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Learning at its Best

#engchat, #iste, and the power of pause

Last week, I found myself wandering the streets around the Philly Convention Center in search of a gathering of educators who happen to have a connection as teachers of English/language arts in their day jobs.  I usually find some, or all of them, hanging out on Monday nights at 7 p.m. on Twitter virtually engaged in #engchat, but on this night they’d decided to meet up during #ISTE and gather campfire style around tables at a small pub.

I watched the #engchat community in silent conversation that night. It was a night of learning enchantment. I couldn’t help but feel that I was in the midst of Jedi knights of the teaching world as their words flowed in 140 characters. Ben Grey wandered, capturing the story in video. No one seemed to notice.

That night something unexpected also happened. Bud Hunt facilitated a collaborative writing response about the power of pause. The #engchatters engaged together in a deeper kind of collaborative writing that took them to a learning space in which Twitter’s linear quick time slowed to what felt almost like circular time.  The Google doc lengthened moment by moment as each of the writers added their own perspectives on the power of pause in learning. Their fingers flew, halted, and began again as they roamed questions and thoughts, known and unknown. They were writers engaged.

” Each time we work to connect disconnected content we are making sense of the topic for our selves and others.” (Google Doc)

This is what I learned from the master writers that night. Inquiry deepens our capability to observe, process, construct, analyze and reflect upon anything we set out to learn. Life provides us with interests, experiences, and settings through which learning occurs around the clock. Even when we’re not engaged in what we’re supposed to do, we’re learning something.  In the formal setting we call school, we seldom take time to pause ourselves or to create such time in the lives of learners. Based on what we understand about the power of reflection as a learning tool, we should make “pause time” integral to learning, rather than something that happens by chance.

” Where were the wrong turns & what good came of them?  What can we learn from those turns, from the unintended lessons (good & “bad”)?  What learning took place “in the cracks”?  So important to pause in the moment…several moments…” (Google Doc)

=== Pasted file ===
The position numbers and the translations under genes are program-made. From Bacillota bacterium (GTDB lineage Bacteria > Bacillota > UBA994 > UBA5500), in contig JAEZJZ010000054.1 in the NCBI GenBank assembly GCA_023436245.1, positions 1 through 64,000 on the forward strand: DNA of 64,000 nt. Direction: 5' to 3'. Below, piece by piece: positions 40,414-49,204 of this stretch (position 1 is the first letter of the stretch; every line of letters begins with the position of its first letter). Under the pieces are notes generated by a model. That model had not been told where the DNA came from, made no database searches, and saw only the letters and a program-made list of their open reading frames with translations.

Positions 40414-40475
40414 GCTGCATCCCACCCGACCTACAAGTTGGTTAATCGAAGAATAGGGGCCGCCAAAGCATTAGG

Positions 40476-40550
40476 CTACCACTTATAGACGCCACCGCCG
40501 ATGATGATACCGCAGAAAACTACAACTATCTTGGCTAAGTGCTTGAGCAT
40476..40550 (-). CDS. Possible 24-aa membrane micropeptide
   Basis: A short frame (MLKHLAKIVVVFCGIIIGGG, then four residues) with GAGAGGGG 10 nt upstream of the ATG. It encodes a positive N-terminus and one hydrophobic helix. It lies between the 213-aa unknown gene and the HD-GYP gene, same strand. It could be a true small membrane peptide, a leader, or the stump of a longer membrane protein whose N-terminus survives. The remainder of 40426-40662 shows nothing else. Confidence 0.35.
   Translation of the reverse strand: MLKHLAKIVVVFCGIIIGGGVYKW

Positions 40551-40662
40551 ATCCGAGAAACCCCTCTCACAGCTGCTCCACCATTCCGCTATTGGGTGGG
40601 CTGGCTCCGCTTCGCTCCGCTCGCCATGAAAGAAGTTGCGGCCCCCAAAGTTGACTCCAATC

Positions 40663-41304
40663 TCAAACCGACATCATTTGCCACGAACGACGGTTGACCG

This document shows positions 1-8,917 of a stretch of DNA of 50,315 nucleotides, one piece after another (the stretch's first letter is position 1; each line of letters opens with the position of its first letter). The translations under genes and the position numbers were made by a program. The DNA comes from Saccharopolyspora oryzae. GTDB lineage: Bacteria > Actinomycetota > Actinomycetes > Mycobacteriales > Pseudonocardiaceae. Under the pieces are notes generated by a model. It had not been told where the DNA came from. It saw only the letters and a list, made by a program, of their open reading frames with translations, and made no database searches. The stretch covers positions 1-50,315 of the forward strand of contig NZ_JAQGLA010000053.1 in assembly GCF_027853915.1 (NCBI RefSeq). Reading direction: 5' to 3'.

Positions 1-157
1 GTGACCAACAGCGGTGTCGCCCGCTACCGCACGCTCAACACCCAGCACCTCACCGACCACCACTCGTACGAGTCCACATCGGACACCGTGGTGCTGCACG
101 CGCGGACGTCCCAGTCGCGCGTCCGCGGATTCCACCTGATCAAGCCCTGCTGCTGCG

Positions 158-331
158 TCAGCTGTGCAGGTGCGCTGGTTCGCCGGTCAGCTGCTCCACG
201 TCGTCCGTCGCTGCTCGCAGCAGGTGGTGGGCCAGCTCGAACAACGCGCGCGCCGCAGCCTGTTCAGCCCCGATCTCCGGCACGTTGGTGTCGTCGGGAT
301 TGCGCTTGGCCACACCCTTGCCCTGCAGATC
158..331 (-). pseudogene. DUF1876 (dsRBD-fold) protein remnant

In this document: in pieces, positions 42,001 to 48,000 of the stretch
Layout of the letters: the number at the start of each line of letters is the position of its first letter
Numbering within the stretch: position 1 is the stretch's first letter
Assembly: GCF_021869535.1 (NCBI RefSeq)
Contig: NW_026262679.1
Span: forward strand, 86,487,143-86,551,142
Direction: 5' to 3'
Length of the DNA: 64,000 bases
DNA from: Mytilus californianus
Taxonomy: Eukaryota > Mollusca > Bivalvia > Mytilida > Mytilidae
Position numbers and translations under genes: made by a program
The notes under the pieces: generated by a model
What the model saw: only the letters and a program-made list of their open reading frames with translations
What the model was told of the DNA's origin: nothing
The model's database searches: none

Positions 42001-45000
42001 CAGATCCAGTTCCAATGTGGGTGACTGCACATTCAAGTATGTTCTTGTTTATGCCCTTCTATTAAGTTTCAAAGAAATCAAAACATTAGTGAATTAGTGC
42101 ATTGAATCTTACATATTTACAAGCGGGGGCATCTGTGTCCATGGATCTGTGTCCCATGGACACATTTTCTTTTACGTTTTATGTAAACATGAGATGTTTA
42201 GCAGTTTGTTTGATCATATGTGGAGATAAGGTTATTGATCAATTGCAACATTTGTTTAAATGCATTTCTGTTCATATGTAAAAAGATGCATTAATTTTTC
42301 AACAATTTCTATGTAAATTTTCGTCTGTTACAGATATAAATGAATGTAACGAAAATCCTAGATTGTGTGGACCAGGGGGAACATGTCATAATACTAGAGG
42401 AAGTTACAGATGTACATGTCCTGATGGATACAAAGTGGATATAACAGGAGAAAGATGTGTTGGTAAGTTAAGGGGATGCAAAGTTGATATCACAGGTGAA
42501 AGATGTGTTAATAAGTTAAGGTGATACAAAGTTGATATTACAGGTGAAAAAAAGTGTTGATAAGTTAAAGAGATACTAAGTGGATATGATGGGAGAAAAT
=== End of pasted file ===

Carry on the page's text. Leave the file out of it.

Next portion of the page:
After all, when we naturally take pause to reflect, we find there’s more learning going on around and within us than perhaps we would notice otherwise. Pause slows us down, allowing us to seek what we’ve stored as learning observations within the spaces of our minds. It allows us to pick through the flotsam and jetsam we’ve captured and to choose what we want or need to internalize from among those floating memories. We create stories during pauses and our stories then give context to our learning.  It doesn’t matter whether it’s math or Mozart; pause provides processing time, allows us to refresh pathways connecting multiple memory systems, and surfaces observations that otherwise might be lost in our cognitive cracks.

“In my own life my pauses have me writing in my journal–sometimes going back through notes or ideas and indexing them in the back helps me focus and a set a purposeful goal for my own learning/thinking” (Lee Ann Spillane @spillarke Google Doc)

At the Colorado #TIE conference a couple of weeks ago, I watched a young child climb 40 feet up a climbing wall late one afternoon, demonstrating the power of reflective pause with every stretch, reach, and pull. She would halt, still herself, look, shift her body, advance and then repeat the process again and again. Her body kinesthetically knew the importance of using the reflective, physical pause.

I suspect taking pause is a trait of humanity that once was quite useful to those learning to track game through woods or figure out weather patterns over time. However, it’s not a trait we often exercise in the learning world we call school.

While perhaps we have to create times and places, how do we help learners discover their times and spaces not confined by artificial school pieces? (@ryanbretag Google Doc)

That night at the pub, the #engchatters considered the importance of pause in their own learning work and the dearth of time in school for either teachers or learners to practice pause.  We considered how daily administrivia clutters the lives of educators, precluding the reflective processing that’s integral to a circadian rhythm of learning. We wondered how to create a learning ethos in the classroom that makes reflective pause a natural rather than contrived element of the learning cycle.

The #engchatters questioned, responded to questions, and shared ideas at their virtual watering hole as well as around their tables at the pub. They know their time together each week lifts their collective intellect and capability to make sense of their work teaching contemporary learners.

At the end of that evening’s #engchat, I couldn’t help but think that taking the time to wander away from the big venue, formal #ISTE world and into the informal #engchat world was well worth the pause.